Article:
A few minutes into the drive across the next flats, the skiff motor dies. Then the starter cord rips in half when trying to get it cranked over. We pull the engine cover and realize we’ll need help. I call Baron again, explain the scenario, and drop him a location pin, while he agrees to head that way in his boat with a backup cord. Over my shoulder, as we drift untethered across the bay, I can see the flats we were heading for, and they look good. Ouch.
If today were a spirit animal, it would be the skunk. Things go to pieces. They sometimes fall apart. Life will humble us here and there, and it’s ultimately good for us to take our lumps, knowing full well there are better days ahead. In fact, things turn around when the guys pull up with the new cord and cold cans of Negro Modelos thrown our way, all while the smack talk is in full glory. I love it. The only other thing I know at this moment is that my stomach hurts─from laughing so much. Well, and that the motor won’t start again even with the new cord. Here’s to best friends who tow you for 40 minutes all the way back to the dock, while sending a couple more cold ales our way.
Once we get there, I take a peaceful nap on the dock in the afternoon intermittent sunshine while the steady storm breeze keeps me somewhat cool. By the time I wake up, all 30 teams of the various contest entrants are back for the awards ceremony, and there is the heady and sweet smell of barbecue grills cooking supper, adjacent to endless cold beers stacked in coolers along the bar. I wish I woke up to this scene after every nap, for the rest of my life.
I spend a long while catching up with cherished friends and hugs abound, and it reminds me of the incomparably deep sense of community I have always felt here at home. The fly shop , even only a couple years since opening, takes care of us all, no matter how ragged and road worn we are on arrival, let alone the fact that it has lardass catfish and bass in the casting pond and does endless good for the local community. I am grateful, and so damn proud, as well.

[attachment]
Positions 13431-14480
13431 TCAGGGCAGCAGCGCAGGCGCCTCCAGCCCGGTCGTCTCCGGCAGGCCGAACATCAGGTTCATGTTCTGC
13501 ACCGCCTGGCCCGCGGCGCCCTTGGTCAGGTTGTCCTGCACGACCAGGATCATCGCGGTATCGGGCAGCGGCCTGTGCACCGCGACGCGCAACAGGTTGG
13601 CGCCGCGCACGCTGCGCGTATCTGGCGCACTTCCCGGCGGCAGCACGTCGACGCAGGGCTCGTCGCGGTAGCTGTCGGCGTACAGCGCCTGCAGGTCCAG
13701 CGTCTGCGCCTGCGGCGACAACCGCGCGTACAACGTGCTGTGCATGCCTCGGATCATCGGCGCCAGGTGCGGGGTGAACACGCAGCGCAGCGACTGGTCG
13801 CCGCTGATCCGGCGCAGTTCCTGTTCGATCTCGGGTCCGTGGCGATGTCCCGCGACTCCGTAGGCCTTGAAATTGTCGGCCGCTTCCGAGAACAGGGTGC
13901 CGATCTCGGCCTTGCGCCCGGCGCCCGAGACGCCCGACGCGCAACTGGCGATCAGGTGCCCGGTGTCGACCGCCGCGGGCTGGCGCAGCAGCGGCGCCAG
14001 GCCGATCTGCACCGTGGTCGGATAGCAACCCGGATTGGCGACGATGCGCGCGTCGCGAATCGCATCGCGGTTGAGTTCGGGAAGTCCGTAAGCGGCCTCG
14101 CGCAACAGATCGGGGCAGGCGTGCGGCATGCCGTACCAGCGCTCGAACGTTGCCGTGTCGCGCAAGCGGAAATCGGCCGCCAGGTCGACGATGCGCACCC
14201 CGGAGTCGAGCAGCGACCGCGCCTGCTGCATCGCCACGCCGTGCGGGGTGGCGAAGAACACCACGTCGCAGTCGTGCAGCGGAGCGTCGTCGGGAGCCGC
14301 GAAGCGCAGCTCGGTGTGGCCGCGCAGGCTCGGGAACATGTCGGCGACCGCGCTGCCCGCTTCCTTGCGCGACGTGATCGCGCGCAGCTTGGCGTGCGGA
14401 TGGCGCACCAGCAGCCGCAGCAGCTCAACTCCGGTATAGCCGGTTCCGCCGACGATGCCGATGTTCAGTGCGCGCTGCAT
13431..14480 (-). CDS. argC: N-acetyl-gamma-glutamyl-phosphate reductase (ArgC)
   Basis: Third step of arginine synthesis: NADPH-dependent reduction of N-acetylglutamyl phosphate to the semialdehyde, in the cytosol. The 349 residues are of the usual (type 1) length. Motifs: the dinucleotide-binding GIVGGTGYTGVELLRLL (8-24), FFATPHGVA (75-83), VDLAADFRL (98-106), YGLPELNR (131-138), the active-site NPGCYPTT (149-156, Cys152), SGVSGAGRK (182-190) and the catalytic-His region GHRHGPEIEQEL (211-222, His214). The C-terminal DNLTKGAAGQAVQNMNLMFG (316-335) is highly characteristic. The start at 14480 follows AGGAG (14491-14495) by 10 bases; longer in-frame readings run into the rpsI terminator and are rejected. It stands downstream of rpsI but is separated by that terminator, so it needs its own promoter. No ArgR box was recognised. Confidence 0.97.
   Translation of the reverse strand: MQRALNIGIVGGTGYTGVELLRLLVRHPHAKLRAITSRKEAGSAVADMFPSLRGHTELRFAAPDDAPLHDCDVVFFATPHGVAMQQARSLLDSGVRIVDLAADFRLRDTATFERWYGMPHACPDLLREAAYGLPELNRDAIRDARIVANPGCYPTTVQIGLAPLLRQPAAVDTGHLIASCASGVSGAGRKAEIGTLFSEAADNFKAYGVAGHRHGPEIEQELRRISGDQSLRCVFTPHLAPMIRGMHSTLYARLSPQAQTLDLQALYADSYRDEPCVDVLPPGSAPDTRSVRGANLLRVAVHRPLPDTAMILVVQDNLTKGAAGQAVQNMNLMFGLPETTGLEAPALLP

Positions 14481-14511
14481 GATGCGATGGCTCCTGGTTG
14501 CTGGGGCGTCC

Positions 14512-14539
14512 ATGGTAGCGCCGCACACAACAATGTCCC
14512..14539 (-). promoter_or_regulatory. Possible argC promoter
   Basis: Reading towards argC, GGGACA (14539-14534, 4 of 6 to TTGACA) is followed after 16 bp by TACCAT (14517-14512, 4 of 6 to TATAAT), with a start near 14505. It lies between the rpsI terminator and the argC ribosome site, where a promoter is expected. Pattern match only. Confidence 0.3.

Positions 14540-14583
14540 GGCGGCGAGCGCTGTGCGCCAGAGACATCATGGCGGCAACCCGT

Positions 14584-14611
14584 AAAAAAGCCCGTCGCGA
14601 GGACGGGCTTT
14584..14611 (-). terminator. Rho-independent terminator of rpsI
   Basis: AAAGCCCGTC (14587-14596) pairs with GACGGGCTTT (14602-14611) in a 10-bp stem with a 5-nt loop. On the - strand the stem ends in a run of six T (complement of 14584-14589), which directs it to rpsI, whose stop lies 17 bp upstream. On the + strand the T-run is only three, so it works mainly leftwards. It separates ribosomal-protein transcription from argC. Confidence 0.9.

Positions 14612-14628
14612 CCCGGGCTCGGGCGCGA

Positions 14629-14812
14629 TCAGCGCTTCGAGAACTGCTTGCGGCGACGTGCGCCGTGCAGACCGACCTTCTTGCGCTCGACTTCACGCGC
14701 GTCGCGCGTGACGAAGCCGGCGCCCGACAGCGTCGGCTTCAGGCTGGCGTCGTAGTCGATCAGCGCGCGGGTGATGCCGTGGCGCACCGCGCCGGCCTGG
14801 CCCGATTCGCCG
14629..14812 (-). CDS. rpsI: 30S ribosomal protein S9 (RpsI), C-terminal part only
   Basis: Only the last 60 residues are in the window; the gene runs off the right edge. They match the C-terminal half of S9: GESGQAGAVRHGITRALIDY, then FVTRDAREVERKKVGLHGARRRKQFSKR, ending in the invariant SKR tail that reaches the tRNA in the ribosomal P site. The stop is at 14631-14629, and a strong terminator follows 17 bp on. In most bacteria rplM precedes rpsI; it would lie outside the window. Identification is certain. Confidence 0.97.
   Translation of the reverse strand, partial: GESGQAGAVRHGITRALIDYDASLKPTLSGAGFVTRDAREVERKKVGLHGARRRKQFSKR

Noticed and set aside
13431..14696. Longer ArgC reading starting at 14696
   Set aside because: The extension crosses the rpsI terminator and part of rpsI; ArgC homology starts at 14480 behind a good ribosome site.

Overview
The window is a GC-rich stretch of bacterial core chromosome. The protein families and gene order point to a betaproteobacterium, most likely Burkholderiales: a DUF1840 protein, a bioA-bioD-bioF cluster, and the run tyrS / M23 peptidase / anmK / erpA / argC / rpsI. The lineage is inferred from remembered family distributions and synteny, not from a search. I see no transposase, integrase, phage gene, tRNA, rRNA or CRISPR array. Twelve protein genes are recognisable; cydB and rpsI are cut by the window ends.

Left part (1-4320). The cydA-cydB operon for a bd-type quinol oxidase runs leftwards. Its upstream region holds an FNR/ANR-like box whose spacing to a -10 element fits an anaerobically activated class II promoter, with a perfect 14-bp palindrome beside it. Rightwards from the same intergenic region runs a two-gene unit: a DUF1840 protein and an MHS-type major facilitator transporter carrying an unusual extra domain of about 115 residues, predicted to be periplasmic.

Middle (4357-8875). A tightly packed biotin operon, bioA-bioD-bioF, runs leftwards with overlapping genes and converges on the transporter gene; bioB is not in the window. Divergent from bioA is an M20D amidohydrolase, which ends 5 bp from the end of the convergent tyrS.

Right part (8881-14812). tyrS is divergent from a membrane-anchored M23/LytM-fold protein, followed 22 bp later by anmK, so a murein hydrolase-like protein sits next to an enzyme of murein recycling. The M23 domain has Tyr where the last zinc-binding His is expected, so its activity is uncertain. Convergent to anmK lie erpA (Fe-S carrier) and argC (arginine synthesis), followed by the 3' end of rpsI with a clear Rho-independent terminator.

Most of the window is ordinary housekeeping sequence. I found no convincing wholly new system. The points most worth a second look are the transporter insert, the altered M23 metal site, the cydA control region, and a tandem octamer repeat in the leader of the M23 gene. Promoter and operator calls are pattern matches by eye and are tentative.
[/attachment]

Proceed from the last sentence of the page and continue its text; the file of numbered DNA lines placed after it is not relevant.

On the drive back to Houston after the party, Mike gets fired up already thinking about next year. “The contest may even be two days long, and we could camp out, show them how it’s done in the water!” he thinks aloud excitedly. After the beauty of the day, along with the calamitous mishaps, when most people would have their tails between their legs, here we are, broken down and having been disqualified into last place, yet already dreaming of redfish on the path ahead.
~Nathaniel Riverhorse Nakadate is an adventurer and environmentalist who has spent years as a journalist using nature and words to make sense of life, love, and his place in it. He is a staff assignment writer for numerous high-brow surfing, guitar, and fly-fishing magazines, and has been published internationally almost two hundred times. In 2019 The Flyfish Journal created a documentary film about Riverhorse titled, “Love & Water.” The film follows him throughout his beloved Texas coast and forest lakes, and he wrote both the music and narration for it. Riverhorse is currently working on a pair of exclusive Patagonia environmental films in the Boundary Waters and Swedish Lapland. He is known for traveling alone to the farthest outer fringes of nature and the earth to immerse himself in terrain, explore solitude, pen stories of the beauty of the path, the amusing characters along the way, and why love is all that matters in this life.